Ticona Engineering Polymers finds its GUR ultrahigh-molecular-weight polyethylene (UHMW-PE), Hostaform acetal copolymer (POM), and Celstran long-fiber-reinforced thermoplastics (LFRT) materials in demand for sporting goods applications. GUR UHMW-PE offers exceptionally high notched impact strength, very low wear, low friction loss, and high stress crack resistance, which lends durability to products that take a beating, according to the company. For example, GUR UHMW-PE is used for a chain track wheel for snowmobiles, as well as the sliding rail for inline skates.
Recreational products molder holding steady
The market is down, but not out, says Bob Janeczko, president of the West Des Moines, IA custom injection molding company i2tech (Innovative Injection Technologies). “We’re heavily involved in the recreational industry,” he says, “particularly the power sports products such as snowmobiles and ATVs, and we have a lot of plastic in personal watercraft.”
While new projects seem to be moving a bit slower, Janeczko sees a lot of movement. “Our recreation customers are not forsaking the future,” he states, “and in fact are planning model updates and product revisions within their families of products.” Arctic Cat (Minneapolis, MN), for example, has made “major design changes” and that market (personal watercraft, snowmobiles, and so forth) overall is active with new inputs, explains Janeczko.
On May 28, Arctic Cat released its quarterly report, and while on the surface it didn’t look great, the company’s outlook is very positive. The company reported a net loss of $16.7 million on net sales of $90.7 million for the fourth quarter ended March 31, 2009, which was within the company’s previously stated guidance range. For the 2009 full fiscal year, Arctic Cat posted net sales of $563.6 million compared to $621.6 million last fiscal year, and a net loss of $9.5 million vs. a net loss of $3.3 million in fiscal 2008.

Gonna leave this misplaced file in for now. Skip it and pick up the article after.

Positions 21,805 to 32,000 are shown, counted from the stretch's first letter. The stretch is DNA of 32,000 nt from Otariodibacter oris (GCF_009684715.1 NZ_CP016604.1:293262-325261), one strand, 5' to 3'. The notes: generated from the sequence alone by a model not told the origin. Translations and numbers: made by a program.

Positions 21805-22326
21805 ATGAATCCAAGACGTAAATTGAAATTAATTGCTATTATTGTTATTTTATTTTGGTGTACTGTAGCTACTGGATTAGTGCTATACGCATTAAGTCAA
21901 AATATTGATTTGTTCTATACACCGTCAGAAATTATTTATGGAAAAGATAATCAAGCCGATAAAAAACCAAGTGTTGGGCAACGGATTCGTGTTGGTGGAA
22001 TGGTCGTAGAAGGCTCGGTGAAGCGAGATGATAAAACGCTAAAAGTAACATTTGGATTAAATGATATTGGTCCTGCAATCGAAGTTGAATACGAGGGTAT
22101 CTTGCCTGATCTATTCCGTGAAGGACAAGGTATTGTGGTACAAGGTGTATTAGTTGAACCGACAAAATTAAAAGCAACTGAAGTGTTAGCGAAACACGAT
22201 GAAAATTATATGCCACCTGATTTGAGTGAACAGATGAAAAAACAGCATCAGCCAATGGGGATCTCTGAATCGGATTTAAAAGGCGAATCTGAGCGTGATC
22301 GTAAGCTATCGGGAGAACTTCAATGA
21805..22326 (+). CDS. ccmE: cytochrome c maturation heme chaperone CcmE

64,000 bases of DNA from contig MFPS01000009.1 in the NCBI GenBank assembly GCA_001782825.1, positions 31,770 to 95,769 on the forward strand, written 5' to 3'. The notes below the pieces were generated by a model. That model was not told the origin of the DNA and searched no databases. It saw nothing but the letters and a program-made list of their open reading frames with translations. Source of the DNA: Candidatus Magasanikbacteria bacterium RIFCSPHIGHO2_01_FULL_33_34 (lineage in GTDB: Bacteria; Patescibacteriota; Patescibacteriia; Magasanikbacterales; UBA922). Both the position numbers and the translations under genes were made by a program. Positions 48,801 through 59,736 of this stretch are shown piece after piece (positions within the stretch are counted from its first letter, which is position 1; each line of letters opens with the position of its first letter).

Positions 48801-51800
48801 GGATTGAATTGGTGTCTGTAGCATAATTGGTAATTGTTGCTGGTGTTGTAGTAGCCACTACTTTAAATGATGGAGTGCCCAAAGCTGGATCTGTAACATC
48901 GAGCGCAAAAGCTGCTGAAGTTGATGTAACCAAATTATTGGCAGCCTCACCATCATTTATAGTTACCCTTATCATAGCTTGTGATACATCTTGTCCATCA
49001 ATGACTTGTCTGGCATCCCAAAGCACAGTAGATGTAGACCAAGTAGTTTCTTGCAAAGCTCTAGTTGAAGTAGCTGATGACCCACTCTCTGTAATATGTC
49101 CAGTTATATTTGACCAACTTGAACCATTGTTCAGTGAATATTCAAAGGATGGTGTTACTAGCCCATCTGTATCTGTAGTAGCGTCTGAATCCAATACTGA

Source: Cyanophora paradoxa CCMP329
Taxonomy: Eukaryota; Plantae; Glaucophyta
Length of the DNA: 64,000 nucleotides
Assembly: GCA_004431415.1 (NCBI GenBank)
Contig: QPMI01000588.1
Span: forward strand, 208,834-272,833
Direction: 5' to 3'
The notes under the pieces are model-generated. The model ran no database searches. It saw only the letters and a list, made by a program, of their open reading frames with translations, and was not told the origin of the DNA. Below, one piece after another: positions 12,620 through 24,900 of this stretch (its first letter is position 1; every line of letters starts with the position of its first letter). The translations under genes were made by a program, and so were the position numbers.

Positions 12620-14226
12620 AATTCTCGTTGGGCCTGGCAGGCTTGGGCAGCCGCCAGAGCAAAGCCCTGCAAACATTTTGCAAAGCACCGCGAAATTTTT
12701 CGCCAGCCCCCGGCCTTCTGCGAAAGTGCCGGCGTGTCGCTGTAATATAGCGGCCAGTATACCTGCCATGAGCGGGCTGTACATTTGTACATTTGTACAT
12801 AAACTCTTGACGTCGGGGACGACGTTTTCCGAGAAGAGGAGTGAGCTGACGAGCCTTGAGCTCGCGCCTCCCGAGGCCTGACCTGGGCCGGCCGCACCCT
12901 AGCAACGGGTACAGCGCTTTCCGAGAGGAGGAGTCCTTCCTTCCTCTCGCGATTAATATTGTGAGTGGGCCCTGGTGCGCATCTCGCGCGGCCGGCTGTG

“Arctic Cat was profitable through the first nine months of fiscal 2009, due to increased snowmobile sales to dealers and distributors and lower operating expenses, but overall retail demand for recreational products remained weak in the fourth quarter as expected,” says Christopher A. Twomey, Arctic Cat’s chairman and CEO. “In light of the difficult retail environment, we continued our plan to further reduce dealer inventories during the quarter, resulting in lower inventory levels across all product lines. However, this necessary action negatively impacted the company’s revenue and profitability for the fourth quarter and full year.”
Innovations are moving forward among many companies in the power sports industry, evidenced by Bombardier Recreational Products Inc.’s (BRP) receipt of the National Marine Manufacturers Assn. Innovation Award for its Sea-Doo GTX Limited iS watercraft. BRP’s (Valcourt, QC) revolutionary new watercraft features iControl, an advanced computer control technology that seamlessly integrates what the company says is the world’s first on-water braking system with iBR (intelligent Brake & Reverse) and rider suspension system with iS (intelligent Suspension) to give the rider more control than ever before.